July 31st, 2016 by sarawilly
A sponsored post from our friends at Airbnb
What would you do with an extra $12,000 this summer? Vacation in a castle? Head to Paris? Or maybe tuck into a treehouse for a week?
Home-rental site Airbnb is famous for offering these kinds of unique places to stay all over the world. (At last count, it has accommodations in more than 34,000 cities in 191 countries.) That much you probably know. What may surprise you: The San Francisco-based company also provides a way for travel lovers to fund their own trips—by sharing their extra space as a host.
It’s free to create a listing on the site whether you share your couch, spare bedroom, or vacation home. Airbnb helps you get started with 24/7 support, hosting tips, and peace of mind with its $1 Million Host Guarantee. You get to decide when and how often you host by setting your availability on your listing’s calendar. And right now is a great time to get started.
Demand is high since summer is Seattle’s busy travel season. Last year, for instance, from May to August, there were a monumental 200% more trips to Seattle on Airbnb than there were during winter, and hosts in Seattle made 25% more per night. Hosts use that extra money to pay for home improvements, retirement, or that next dream trip! Find out how much you can make as a host here.
Right now, Airbnb is sweetening the deal by offering Mywallingford.com readers an extra $200 to new hosts. Here’s the deal:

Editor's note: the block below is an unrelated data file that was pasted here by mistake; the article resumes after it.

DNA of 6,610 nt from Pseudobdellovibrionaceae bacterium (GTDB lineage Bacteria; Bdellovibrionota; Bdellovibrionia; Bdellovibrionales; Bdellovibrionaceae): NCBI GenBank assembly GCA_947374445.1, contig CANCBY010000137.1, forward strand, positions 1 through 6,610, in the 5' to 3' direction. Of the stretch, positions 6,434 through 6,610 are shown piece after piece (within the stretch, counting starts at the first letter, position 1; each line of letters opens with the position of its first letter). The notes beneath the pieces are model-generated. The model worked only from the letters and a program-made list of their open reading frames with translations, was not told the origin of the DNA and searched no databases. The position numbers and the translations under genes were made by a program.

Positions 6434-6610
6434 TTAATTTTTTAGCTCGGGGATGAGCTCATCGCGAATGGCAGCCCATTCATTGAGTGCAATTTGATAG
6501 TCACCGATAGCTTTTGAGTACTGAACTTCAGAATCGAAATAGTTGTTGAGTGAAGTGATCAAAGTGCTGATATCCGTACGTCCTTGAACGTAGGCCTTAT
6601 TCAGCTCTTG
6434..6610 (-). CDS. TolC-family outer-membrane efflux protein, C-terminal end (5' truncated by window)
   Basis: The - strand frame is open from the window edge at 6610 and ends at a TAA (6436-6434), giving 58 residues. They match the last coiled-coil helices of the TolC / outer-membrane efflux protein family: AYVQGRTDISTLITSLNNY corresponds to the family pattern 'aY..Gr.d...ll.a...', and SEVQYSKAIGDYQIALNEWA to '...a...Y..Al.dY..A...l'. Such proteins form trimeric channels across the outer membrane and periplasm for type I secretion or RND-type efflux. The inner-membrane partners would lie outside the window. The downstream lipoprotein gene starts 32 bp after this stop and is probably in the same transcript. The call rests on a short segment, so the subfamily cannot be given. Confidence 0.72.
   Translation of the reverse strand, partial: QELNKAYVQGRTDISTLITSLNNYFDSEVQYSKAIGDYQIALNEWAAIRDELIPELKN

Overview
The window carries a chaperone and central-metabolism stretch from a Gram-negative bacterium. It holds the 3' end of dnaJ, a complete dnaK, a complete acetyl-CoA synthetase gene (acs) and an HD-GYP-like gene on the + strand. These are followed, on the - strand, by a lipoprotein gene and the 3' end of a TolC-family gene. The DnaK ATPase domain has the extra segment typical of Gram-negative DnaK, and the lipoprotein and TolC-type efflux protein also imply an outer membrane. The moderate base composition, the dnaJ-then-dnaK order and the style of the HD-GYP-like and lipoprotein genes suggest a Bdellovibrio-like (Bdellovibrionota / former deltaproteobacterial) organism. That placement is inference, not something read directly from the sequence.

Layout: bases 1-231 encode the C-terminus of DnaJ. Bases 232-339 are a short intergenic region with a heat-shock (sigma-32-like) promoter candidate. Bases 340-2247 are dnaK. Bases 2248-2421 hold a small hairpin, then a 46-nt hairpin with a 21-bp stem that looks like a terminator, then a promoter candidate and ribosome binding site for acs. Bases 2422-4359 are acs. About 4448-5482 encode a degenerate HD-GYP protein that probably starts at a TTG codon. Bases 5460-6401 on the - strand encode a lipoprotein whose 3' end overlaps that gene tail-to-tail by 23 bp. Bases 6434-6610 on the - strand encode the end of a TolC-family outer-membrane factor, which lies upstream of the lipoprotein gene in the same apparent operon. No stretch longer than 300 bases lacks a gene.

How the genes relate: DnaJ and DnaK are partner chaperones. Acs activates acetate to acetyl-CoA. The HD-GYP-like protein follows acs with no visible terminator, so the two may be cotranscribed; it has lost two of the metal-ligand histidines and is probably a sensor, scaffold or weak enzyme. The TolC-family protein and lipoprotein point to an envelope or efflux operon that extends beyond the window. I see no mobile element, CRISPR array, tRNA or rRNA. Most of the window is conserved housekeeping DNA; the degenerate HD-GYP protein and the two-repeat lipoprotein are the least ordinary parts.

– Create a listing using this link
– Host your first guest at a listing that’s within 25 miles of the intersection of 5th Ave and Madison St
– Want to know more? The full terms and conditions are here
Happy hosting—and enjoy that castle!
July 23rd, 2016 by sarawilly
A shark from the Burke’s ichthyology collection. Photo © Jack Storms/Storms PhotoGraphic.
Dive into the Burke Museum’s ichthyology collections at this brand new, all-ages fish event! Get up close to hundreds of fish specimens and enjoy the summer weather on Portage Bay at the University of Washington’s Marine Sciences Building during a fun-filled day celebrating all things with gills and fins!
Saturday, August 20, 2016
9 am – 1 pm
UW Marine Sciences Building, 1501 NE BOAT ST
- Climb aboard the research vessel Clifford A. Barnes
- Tour the Burke’s ichthyology collection and UW Oceanography’s tide models
- Uncover the mysteries of the deep with deep-sea fish specimens
- See Seagliders and discover how these underwater vehicles measure the ocean
- Check out sharks, rays and skates
- Discover the kinds of fish that live in the Puget Sound
- Find out how to take care of fish with home aquarium enthusiasts
- Come see the finished Angyaaq—a traditional open-boat from Alaska—previously being made during the Burke’s 2015 Maker:Market exhibit
- Make fishy-inspired crafts
- And more!
|For collection and tide model tour times and more information about the event, go to burkemuseum.org/fantasticfishes.
Admission to Fantastic Fishes also includes admission to the Burke Museum. Ticket prices: General $10; Senior (65+) $8; Student & Youth (5–18) $7.50; FREE for children 4 & under, Burke members and UW students, faculty + staff w/ UW ID
Visitors can tour the Burke’s ichthyology collection during the Fantastic Fishes event on August, 20, 2016, 9 am – 1 pm. Photo courtesy Burke Museum.
July 23rd, 2016 by sarawilly
UW Junior Charlie Swan is working on a charitable project with a few friends. Swan writes: